‘Forced down on a bed, her legs held apart, Hibo Wardere was made to undergo female genital cutting, a process so brutal, she nearly died.’
Even the blurb for Wardere’s book, ‘Cut: One Woman’s Fight Against FGM in Britain Today’ is horrific to read. She grew up in Somalia, where 98% of women and girls have had their genitals forcibly mutilated.
“To these women it is a rite of passage to be endured on the way to womanhood and it is also a security, a form of protection. The cutting will keep you clean; it will strip you of your natural desire; it will mean that your family is not judged; and, one day, it will hopefully ensure that your own child marries well, into a family just as upstanding as your own, thereby reinforcing the security of your family. To these mothers, FGM is not about needless pain, it is about survival.”
It’s not spoiling the story to say that now only three countries in the world still legally practise FGM; Sierra Leone, Sudan and Mali. And campaigners like Jaha and Hibo are working hard at enforcing a legal global ban. Since 2016 it is now recognised by the United Nations General Assembly as a form of discrimination against the girl child and the violation of the rights of the girl child’.
But it is still prevalent. In 2016, there were 60,000 reported cases of FGM in the UK and Nimco Ali has suggested a figure as high as 150,000 women who have endured FGM. It is illegal in the UK, yet FGS (female genital surgery) is our third most common cosmetic surgery. Where it slips through the cracks is through ‘vacation cutting’; where the child is sent out of the country to undergo FGM and then return, under the guise of visiting family abroad. Jess Phillips suggests that we must normalise the conversation, stop branding this phenomenon as purely ‘cultural’. The umbrella term, ‘cultural’ gives us an excuse to not discuss FGM. The fear of cultural appropriation prevents people intervening when they need to. It creates a formula of which children are most at risk. The NSPCC have recently joined the conversation in favour of ending this practice, but we also need to acknowledge that the perpetrators are also victims. Victims of their own physical abuse.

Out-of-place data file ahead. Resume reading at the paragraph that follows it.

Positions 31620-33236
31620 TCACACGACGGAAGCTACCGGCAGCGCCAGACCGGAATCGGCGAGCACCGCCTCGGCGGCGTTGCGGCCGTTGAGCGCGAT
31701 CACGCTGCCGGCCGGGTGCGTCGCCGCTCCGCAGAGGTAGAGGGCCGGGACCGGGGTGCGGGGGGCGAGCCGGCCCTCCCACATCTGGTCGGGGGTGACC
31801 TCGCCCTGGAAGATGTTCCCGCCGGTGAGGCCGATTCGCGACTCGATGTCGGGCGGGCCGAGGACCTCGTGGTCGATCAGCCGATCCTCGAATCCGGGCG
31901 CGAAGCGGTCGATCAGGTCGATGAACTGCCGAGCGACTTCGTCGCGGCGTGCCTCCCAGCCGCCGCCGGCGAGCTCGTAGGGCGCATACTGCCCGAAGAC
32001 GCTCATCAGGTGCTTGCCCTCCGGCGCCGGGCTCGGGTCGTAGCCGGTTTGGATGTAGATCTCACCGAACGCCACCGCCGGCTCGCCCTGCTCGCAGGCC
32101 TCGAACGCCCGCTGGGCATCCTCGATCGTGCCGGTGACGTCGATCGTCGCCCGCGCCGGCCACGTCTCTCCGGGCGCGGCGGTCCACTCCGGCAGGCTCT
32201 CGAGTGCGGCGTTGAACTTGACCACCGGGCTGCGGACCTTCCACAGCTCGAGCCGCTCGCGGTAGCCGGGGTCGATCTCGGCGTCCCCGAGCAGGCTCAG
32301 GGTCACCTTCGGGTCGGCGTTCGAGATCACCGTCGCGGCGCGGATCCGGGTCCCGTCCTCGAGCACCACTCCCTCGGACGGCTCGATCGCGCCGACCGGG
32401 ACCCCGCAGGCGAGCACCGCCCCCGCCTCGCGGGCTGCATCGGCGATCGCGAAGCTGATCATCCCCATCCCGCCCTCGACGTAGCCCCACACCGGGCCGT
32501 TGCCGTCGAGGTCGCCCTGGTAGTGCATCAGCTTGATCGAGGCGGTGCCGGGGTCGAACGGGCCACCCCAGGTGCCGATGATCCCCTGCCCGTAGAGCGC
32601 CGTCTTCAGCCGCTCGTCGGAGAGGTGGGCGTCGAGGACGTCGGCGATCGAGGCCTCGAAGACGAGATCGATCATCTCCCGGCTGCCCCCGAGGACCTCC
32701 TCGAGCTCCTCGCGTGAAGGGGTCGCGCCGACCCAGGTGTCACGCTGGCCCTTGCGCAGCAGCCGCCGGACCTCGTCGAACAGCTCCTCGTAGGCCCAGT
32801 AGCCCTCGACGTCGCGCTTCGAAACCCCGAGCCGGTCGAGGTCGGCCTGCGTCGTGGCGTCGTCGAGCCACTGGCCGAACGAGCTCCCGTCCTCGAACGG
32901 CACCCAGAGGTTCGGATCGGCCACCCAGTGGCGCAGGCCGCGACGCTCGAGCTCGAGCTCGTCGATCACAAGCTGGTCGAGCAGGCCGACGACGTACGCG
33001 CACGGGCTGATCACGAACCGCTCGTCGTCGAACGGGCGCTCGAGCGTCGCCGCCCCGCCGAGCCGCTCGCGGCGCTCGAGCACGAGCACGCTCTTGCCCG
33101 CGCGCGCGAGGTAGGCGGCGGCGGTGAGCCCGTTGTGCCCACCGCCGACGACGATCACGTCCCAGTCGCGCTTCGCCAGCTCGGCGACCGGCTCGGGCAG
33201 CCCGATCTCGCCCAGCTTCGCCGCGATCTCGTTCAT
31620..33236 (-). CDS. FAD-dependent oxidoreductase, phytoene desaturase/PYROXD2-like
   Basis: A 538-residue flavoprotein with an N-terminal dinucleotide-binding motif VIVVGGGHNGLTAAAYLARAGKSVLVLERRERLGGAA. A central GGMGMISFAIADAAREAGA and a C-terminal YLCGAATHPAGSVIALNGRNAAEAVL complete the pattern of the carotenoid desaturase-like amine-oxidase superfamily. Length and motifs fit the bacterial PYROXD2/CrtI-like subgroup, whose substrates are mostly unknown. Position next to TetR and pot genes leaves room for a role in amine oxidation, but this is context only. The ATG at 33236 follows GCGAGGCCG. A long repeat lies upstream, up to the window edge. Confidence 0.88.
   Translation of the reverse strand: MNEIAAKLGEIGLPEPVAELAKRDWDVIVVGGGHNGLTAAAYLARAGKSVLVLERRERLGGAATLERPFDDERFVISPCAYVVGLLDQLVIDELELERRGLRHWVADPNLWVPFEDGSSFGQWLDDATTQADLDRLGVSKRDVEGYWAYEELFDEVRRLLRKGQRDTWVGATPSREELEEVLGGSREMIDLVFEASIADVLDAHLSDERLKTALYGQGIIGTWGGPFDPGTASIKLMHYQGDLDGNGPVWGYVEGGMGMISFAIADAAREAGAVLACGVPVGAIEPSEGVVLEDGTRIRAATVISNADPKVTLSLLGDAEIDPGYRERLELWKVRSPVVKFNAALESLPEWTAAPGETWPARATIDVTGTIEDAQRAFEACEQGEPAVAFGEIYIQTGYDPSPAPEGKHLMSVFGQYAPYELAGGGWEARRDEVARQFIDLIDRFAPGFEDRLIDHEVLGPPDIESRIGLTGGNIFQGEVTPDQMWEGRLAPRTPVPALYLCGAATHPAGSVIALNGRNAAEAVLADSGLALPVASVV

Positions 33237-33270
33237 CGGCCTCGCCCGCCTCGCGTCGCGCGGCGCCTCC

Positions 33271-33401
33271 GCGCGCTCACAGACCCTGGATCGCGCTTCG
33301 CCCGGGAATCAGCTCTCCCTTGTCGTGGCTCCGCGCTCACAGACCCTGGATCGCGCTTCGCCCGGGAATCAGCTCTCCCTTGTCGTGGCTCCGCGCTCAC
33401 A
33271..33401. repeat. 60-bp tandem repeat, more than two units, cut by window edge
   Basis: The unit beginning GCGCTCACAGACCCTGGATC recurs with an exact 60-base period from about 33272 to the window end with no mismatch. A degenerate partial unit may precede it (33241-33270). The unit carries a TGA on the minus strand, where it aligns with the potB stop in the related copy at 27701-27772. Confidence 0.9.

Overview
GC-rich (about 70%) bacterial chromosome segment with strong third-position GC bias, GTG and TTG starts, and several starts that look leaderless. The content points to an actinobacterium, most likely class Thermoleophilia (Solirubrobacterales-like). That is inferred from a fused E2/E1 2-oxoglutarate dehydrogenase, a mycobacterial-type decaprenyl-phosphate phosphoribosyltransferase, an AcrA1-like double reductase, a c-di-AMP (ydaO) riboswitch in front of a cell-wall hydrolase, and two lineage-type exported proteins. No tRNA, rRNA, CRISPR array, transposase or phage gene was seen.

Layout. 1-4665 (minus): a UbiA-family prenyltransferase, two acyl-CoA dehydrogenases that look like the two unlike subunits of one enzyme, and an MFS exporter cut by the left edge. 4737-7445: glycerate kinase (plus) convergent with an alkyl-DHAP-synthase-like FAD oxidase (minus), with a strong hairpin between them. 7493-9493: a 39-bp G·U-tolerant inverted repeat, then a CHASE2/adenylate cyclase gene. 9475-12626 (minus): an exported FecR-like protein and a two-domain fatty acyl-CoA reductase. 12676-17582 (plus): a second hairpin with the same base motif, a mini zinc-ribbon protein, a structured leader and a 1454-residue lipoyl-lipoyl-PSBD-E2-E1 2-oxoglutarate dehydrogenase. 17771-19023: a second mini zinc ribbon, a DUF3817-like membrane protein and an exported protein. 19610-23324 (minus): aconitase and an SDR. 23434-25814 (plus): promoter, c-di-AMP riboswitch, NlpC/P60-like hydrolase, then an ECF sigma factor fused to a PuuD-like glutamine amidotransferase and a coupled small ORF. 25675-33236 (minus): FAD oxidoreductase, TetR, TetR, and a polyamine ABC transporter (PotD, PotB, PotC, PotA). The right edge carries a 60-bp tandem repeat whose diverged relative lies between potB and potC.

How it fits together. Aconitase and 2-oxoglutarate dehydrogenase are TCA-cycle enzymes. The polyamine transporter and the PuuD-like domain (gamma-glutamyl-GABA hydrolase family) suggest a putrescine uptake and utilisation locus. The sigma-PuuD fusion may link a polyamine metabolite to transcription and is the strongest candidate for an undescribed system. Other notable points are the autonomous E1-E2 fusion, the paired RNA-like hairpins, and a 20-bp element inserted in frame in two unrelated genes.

How you can help
The UK is leading the global conversation on ending FGM forever, with an assurance that FGM will be globally reduced by 70% by 2030. But even Jaha has her doubts, “globally, I don’t think there is enough will and political commitment towards ending FGM by 2030.” If we don’t act, 70 million women and girls are at risk. So, we need to keep fighting.
I’m going to borrow Nimco Ali’s three pleas:
- Donate to the women on the front line (See SafeHandsforGirls, Daughters of Eve, Donor Direct Action)
- Educate yourself!
- Talk to your MP’s and hold them accountable to the UK’s 70% commitment; write letters, lobby them. The APPG’s job is to facilitate those on the front line.
But also, keep the conversation going. Talk about it, with your friends, family, whoever. Normalise the conversation. Raise awareness. The first step in change is making sure people know what they need to change.
Check out Hibo Wardere’s book, it’s on our bookshelf! Muna Hassan is someone we should all know – a young activist fighting FGM in the UK – have a watch of her short film ‘Silent Scream’ and read her interviews with The Pixel Project.